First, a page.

Currently, the HIRA is managing a separate research database using drug usage data for the past 5 years for subjects who have performed confirmatory tests for COVID-19. To protect personal information, the export of raw data is prohibited by law, and research is being performed in a way that provides deidentified results when researchers submit program codes for analysis [21]. As of May 17, 2020, the total number of Korean COVID-19 related claims released to researchers was 67,850 (Fig. 1). Of these, 5,080 and 832 were confirmed cases of COVID-19 and COVID-19 with DM, respectively.

Fig. 1.

Flow chart of the selection of study subjects based on the data from the National Health Insurance Review and Assessment Service of Korea. COVID-19, coronavirus disease 2019; DM, diabetes mellitus; ICU, intensive care unit.

Study subjects of NHIS database

The official name of the Korean NHIS database for COVID-19 research is National Health Information Database (NHID)-COVID. This consisted of data from COVID-19 patients in Korea that occurred up to June 4, 2020, and 15 times of age and sex matched controls. This dataset includes subject claim data from 2015 to 2020 along with their national health check-up data. In this database, only de-identified results of analysis codes are provided to researchers to protect the subject’s privacy. In addition, instead of the exact age of the subject, it is grouped in units of 10 years and provided to the researcher. The total number of subjects released to researchers was 129,120 (Fig. 2). Of these, 3,494 and 704 were confirmed cases of COVID-19 and COVID-19 with DM, respectively.

Fig. 2.

Flow chart of the selection of study subjects based on the National Health Information Database (NHID)-COVID database from the National Health Insurance service of Korea. COVID-19, coronavirus disease 2019; DM, diabetes mellitus; ICU, intensive care unit.

Definition of COVID-19 infection, clinical status, and other clinical variables

The clinical variables that can be identified in Korea’s COVID-19 claim database are the subject’s age, sex, diagnostic code, medication prescription, outpatient care, hospitalization, critical care, and death. COVID-19 diagnosis was defined as ICD10 diagnosis codes B34.2, B97.2, U18, U18.1, or U07.x. Intensive care was defined as a procedure code for endotracheal intubation or mechanical ventilation, or the charge of an intensive care unit management fee. We analyzed subjects according to a mild case of self-isolation or simple hospitalization, or a severe/lethal case of death or intensive care.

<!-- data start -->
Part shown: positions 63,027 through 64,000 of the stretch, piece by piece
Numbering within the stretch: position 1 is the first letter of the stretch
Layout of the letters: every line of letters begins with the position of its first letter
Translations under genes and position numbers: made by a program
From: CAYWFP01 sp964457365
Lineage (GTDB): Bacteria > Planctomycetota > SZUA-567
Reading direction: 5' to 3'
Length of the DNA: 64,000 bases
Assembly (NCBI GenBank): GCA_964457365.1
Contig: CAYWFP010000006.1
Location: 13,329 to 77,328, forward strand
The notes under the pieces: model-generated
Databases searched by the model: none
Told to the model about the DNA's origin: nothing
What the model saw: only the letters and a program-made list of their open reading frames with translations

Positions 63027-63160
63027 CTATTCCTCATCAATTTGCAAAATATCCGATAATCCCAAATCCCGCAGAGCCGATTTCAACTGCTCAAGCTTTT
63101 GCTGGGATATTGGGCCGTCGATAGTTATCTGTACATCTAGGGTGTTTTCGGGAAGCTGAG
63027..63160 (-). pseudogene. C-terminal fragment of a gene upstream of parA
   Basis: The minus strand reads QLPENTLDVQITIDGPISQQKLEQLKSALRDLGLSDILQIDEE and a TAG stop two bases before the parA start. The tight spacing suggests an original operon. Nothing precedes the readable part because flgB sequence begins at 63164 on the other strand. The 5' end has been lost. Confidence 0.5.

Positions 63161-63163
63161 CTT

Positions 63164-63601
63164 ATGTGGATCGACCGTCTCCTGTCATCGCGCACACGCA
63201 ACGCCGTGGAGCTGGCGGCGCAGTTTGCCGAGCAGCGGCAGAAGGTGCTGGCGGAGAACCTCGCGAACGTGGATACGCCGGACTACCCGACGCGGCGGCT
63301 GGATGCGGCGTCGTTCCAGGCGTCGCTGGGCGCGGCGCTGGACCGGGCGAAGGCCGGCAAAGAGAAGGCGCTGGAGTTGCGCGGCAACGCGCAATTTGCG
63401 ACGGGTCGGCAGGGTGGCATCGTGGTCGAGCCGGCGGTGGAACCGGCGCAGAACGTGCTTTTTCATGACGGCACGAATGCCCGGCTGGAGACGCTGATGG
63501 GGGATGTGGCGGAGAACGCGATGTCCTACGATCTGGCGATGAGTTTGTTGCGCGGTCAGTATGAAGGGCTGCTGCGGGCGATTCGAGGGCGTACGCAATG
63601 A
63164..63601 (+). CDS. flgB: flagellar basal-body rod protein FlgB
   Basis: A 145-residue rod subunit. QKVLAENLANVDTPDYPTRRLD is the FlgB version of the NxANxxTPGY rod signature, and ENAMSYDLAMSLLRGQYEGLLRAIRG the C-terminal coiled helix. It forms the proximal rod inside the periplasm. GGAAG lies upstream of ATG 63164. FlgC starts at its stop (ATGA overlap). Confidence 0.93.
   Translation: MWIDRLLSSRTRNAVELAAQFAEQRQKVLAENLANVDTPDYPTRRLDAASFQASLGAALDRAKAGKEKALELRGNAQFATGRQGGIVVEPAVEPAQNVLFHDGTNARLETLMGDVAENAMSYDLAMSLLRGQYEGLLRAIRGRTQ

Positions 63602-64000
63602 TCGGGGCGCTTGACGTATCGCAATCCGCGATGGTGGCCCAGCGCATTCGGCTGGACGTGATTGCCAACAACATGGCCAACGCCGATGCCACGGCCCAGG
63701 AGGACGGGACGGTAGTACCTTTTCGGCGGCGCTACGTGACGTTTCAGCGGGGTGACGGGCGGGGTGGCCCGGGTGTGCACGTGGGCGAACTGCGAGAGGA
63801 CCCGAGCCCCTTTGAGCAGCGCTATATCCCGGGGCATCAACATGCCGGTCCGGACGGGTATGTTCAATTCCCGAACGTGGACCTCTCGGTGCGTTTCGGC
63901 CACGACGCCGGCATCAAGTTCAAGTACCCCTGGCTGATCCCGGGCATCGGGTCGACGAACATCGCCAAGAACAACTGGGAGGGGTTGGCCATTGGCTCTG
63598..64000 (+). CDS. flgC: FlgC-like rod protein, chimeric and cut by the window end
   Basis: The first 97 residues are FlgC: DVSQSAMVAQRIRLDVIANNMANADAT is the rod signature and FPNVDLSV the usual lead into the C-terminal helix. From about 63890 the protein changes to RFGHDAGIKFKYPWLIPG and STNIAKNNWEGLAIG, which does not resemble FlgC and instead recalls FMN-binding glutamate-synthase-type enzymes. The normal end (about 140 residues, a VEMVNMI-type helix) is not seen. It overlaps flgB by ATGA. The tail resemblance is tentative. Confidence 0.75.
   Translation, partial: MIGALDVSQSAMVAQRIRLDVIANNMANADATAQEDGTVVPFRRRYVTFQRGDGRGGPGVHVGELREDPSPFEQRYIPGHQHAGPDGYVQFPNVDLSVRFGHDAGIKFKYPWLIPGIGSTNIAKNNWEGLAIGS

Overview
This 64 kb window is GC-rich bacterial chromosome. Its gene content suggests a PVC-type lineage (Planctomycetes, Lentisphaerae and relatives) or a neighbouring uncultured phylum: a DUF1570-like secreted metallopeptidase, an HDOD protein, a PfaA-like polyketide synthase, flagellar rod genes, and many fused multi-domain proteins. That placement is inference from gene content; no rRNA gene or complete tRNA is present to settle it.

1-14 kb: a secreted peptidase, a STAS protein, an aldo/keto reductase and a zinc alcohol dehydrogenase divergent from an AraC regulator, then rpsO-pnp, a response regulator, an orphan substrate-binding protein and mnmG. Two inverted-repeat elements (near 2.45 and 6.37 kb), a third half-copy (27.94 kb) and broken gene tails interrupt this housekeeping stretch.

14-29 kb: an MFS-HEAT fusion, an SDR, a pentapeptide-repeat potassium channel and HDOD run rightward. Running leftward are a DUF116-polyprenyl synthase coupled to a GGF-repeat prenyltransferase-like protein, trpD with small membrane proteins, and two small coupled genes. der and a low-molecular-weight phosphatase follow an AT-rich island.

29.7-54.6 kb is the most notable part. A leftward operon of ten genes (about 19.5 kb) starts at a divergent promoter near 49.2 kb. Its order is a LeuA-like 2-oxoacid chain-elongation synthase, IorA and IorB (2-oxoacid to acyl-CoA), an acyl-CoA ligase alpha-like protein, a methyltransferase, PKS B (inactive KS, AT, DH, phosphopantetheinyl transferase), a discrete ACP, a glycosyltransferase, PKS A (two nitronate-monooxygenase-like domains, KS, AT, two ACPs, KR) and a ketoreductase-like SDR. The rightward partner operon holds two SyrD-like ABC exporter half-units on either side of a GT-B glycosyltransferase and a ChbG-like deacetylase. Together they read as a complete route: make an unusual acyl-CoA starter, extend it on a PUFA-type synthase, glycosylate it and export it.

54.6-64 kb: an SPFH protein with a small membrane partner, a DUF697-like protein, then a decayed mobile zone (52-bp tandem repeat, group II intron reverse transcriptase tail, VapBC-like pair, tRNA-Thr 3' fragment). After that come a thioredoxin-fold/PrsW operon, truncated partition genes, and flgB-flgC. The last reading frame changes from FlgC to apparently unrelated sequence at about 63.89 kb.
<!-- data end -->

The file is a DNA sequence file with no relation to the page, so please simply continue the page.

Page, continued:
The subject’s comorbidity was defined as a diagnostic code. DM was defined as E10.x, E11.x, E12.x, E13.x, or E14.x, hypertension as I10.x, I11.x, I12.x, I13.x, or I15.x, dyslipidemia as E78.x, cardiovascular disease as I20.x, I21.x, I22.x, I23.x, I24.x, or I25.x, and cerebrovascular disease as I61.x, I62.x, I63.x, or I64.x. Chronic kidney disease was defined as N18.x, asthma as J45.x or J46.x, and chronic obstructive pulmonary disease as J44.x. Cancer was defined as C00.x, C01.x, C02.x, C03.x, C04. x, C05.x, C06.x, C07.x, C08.x, C09.x, C10.x, C11.x, C12.x, C13. x, C14.x, C15.x, C16.x, C17.x, C18.x, C19.x, C20.x, C21.x, C22. x, C23.x, C24.x, C25.x, C26.x, C30.x, C31.x, C32.x, C33.x, C34. x, C37.x, C38.x, C39.x, C40.x, C41.x, C43.x, C44.x, C45.x, C46. x, C47.x, C48.x, C49.x, C50.x, C51.x, C52.x, C53.x, C54.x, C55. x, C56.x, C57.x, C58.x, C60.x, C61.x, C62.x, C63.x, C64.x, C65. x, C66.x, C67.x, C68.x, C69.x, C70.x, C71.x, C72.x, C73.x, C74. x, C75.x, C76.x, C77.x, C78.x, C79.x, C80.x, C81.x, C82.x, C83. x, C84.x, C85.x, C86.x, C88.x, C90.x, C91.x, C92.x, C93.x, C94. x, C95.x, C96.x, and C97.x.

The subject’s medication use was assessed based on the initial date of COVID-19 diagnosis. If the prescription was confirmed within 180 days of diagnosis and was for at least 90 days, the subject was defined as a user of a specific drug. And the use of medication was considered both inpatient and outpatient, and both oral and injectable agents such as insulin were defined in the same method.

Anthropometric assessments of subjects were performed by health care professionals in the NHID-COVID dataset. Height, weight, waist circumference, and blood pressure were assessed. Information on the lifestyle was obtained through standardized self-reported questionnaires. Subjects were classified according to smoking status as nonsmoker, former smoker, or current smoker. Individuals who consumed 30 g of alcohol per day were classified as being heavy alcohol consumers [22,23]. Regular physical activity was defined as performance of strenuous exercise for at least once per week [23].

Thereafter, differences in characteristics and clinical status were compared according to whether the subject used DPP-4i and/or RAS blockade. We also investigated the possibility of synergy during the combined use of these two drugs.

Statistical analysis

Basic characteristics of subjects were expressed as mean±standard deviation for continuous variables in each subgroup and as number and percentage for categorical variables. The chi-square test, Fisher’s exact test, independent Student’s t-test, and one-way analysis of variance were used to compare the clinical characteristics of the subjects. Logistic regression analysis was used to adjust various clinical variables. Statistical analyses were performed using SAS version 9.4 (SAS Institute, Cary, NC, USA), and P<0.05 was considered statistically significant.

Ethics statement

This study was approved by the Institutional Review Board of Kyung Hee University Hospital (no. KHUH 2020-04-067). The requirement for informed consent was waived by the Institutional Review Board because de-identified information was used for the analyses.

RESULTS

Clinical characteristics with or without use of DPP-4i